"If you paint, use one color rather than trying to find a different color for each room; that will help the overall space seem larger."
So not true. Define each space so that it has it's own unique character.
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By paying close attention to how one color flows into the next and works as a cohesive palette, you can actually make a space feel bigger by mixing up your color use.

Anyone have any great color design tips they'd like to share? What tips would you advise someone just moving into their first teensie apartment?

In honor of SF Victorians

I give you: eye candy

I am always blown away by the spectacular color treatments of these buildings. They are all over San Francisco, but these particular ones are from the Hayes Valley area.

Color gets a boost Up in 3-D

You simply MUST go see the latest Pixar movie, Up. Make sure you see the 3-D version, as it adds a ton to the viewing experience.
The colors and the animation are just phenomenal.

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At the beginning of the film, a short montage, called "Married Life" fills the viewer in on back-history of the main character, Carl, before moving to the present tense of the story.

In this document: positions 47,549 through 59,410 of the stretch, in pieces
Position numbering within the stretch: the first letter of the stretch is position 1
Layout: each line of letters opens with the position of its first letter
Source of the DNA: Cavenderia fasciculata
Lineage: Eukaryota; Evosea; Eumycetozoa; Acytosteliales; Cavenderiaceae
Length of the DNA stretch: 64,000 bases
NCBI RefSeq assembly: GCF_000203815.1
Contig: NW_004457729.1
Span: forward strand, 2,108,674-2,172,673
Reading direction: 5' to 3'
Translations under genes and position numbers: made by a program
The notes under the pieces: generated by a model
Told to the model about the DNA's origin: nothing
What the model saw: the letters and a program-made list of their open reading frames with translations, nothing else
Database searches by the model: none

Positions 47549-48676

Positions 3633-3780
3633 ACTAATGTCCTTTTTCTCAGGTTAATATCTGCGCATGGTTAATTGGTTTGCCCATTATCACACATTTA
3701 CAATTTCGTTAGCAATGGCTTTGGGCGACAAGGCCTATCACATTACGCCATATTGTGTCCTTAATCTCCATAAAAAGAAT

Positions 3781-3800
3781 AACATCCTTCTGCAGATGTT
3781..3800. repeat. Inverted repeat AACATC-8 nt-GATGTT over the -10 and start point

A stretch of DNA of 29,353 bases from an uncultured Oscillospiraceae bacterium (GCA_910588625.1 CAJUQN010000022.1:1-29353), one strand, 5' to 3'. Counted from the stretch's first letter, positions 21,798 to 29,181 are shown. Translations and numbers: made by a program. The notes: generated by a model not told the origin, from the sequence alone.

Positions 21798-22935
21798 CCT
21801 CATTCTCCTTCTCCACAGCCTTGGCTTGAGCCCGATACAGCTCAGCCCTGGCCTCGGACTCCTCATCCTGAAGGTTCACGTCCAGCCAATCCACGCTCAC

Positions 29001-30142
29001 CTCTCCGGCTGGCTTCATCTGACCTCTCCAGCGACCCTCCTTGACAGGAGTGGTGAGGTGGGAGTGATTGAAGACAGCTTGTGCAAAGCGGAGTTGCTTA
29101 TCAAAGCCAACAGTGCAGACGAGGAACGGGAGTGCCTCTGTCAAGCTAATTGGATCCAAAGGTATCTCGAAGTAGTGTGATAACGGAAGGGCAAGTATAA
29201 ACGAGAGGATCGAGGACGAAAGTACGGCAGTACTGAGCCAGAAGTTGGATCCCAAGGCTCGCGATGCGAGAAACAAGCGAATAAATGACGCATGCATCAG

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It encapsulates Carl and his wife Ellie's life together, including a daring dip into reality with a really sad scene at the doctor's after a miscarriage. What really helps to drive home this montage is the use of color to illustrate each stage of the character's lives together.

I was thrilled to find an article that touched upon this topic a little bit:
If you watch the scene closely, you also will notice that the color palette shifts to reflect the nature of Carl and Ellie's relationship. When they are young, the shades are sepia-toned, suggesting something from the 1930s. In the prime of their lives, the colors are richer -- vibrant greens and blues. "Hopefully it's not something the audience is even conscious of," [director Pete] Docter says.
There aren't too many movie stills online yet, so you'll have to go see the movie to experience the full effect.